Possibly owing to changes in pulmonary oxygen stores, sleeping on one’s side (as opposed to on one’s back) has been found to be helpful for central sleep apnea with Cheyne-Stokes respiration (CSA-CSR).

Medications like Acetazolamide lower blood pH and encourage respiration. Low doses of oxygen are also used as a treatment for hypoxia but are discouraged due to side effects.

Surgery

CPAP is the most consistently safe and effective treatment for obstructive sleep apnea, but it is not a cure. People are less likely to use it in the long term. The Stanford Center for Excellence in Sleep Disorders Medicine achieved a 95% cure rate of sleep apnea patients by surgery. Maxillomandibular advancement (MMA) is considered the most effective surgery for sleep apnea patients, because it increases the posterior airway space (PAS). The main benefit of the operation is that the oxygen saturation in the arterial blood increases. In a study published in 2008, 93.3.% of surgery patients achieved an adequate quality of life based on the Functional Outcomes of Sleep Questionnaire (FOSQ). Surgery led to a significant increase in general productivity, social outcome, activity level, vigilance, intimacy and sex. Overall risks of MMA surgery are low: The Stanford University Sleep Disorders Center found 4 failures in a series of 177 patients, or about one out of 44 patients. However, health professionals are often unsure as to who should be referred for surgery and when to do so: some factors in referral may include failed use of CPAP or device use; anatomy which favors rather than impeding surgery; or significant craniofacial abnormalities which hinder device use.

Several inpatient and outpatient procedures use sedation. Many drugs and agents used during surgery to relieve pain and to depress consciousness remain in the body at low amounts for hours or even days afterwards. In an individual with either central, obstructive or mixed sleep apnea, these low doses may be enough to cause life-threatening irregularities in breathing or collapses in a patient’s airways. Use of analgesics and sedatives in these patients postoperatively should therefore be minimized or avoided.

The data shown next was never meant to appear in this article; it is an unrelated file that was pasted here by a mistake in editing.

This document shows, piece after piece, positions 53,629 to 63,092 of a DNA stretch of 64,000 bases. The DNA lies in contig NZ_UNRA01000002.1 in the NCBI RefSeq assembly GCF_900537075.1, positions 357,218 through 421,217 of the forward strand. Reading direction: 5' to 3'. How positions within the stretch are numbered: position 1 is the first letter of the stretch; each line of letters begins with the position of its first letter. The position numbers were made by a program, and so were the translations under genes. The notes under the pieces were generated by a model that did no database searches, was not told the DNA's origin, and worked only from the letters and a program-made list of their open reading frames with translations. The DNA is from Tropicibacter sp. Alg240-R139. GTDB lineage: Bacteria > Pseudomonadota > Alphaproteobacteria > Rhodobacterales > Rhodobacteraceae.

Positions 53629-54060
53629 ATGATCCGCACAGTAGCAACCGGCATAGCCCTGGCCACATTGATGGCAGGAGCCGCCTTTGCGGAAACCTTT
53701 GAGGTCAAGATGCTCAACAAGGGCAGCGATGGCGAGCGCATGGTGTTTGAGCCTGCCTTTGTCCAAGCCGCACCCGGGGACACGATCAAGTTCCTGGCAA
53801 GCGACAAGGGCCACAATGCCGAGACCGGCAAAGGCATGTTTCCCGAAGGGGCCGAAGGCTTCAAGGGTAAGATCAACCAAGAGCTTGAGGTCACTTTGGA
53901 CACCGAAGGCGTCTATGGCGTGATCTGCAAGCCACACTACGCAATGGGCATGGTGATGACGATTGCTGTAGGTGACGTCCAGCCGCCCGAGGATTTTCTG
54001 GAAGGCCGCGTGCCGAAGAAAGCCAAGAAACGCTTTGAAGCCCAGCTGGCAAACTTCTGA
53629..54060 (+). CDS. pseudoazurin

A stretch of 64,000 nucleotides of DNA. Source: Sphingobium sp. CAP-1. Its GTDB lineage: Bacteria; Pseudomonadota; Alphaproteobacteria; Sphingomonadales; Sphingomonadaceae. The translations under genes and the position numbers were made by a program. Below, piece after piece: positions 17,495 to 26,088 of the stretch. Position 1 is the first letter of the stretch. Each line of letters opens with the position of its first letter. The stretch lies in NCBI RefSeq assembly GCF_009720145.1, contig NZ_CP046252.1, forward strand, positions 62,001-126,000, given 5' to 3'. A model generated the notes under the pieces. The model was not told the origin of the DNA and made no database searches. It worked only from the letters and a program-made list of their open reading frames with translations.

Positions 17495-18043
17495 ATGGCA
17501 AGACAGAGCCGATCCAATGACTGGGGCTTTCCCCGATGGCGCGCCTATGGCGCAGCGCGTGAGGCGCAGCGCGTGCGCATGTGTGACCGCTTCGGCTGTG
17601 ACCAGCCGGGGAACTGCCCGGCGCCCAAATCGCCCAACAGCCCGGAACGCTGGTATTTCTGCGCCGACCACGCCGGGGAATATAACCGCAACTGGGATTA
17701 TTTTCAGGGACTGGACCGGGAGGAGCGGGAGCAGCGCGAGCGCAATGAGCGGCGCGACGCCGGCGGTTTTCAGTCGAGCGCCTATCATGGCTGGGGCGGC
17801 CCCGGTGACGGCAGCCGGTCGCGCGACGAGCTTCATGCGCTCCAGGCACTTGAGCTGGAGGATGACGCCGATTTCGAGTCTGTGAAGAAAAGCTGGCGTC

Surgery on the mouth and throat, as well as dental surgery and procedures, can result in postoperative swelling of the lining of the mouth and other areas that affect the airway. Even when the surgical procedure is designed to improve the airway, such as tonsillectomy and adenoidectomy or tongue reduction, swelling may negate some of the effects in the immediate postoperative period. Once the swelling resolves and the palate becomes tightened by postoperative scarring, however, the full benefit of the surgery may be noticed.

Sleep apnea patients undergoing any medical treatment must make sure his or her doctor and/or anesthetist are informed about their condition. Alternate and emergency procedures may be necessary to maintain the airway of sleep apnea patients. If an individual suspects he or she may have sleep apnea, communication with their doctor about possible preprocedure screening may be in order.

Alternative treatments

A 2005 study in the British Medical Journal found that learning and practicing the didgeridoo helped reduce snoring and sleep apnea as well as daytime sleepiness. This appears to work by strengthening muscles in the upper airway, thus reducing their tendency to collapse during sleep.

A 2009 study published in the American Journal of Respiratory and Clinical Care Medicine found that “oropharyngeal exercises derived from speech therapy may be an effective treatment option for patients with moderate” obstructive sleep apnea,

Epidemiology

The Wisconsin Sleep Cohort Study estimated in 1993 that roughly one in every 15 Americans were affected by at least moderate sleep apnea. It also estimated that in middle-age as many as nine percent of women and 24 percent of men were affected, undiagnosed and untreated.

The costs of untreated sleep apnea reach further than just health issues. It is estimated that in the U.S. the average untreated sleep apnea patient’s annual health care costs $1,336 more than an individual without sleep apnea. This may cause $3.4 billion/year in additional medical costs. Whether medical cost savings occur with treatment of sleep apnea remains to be determined.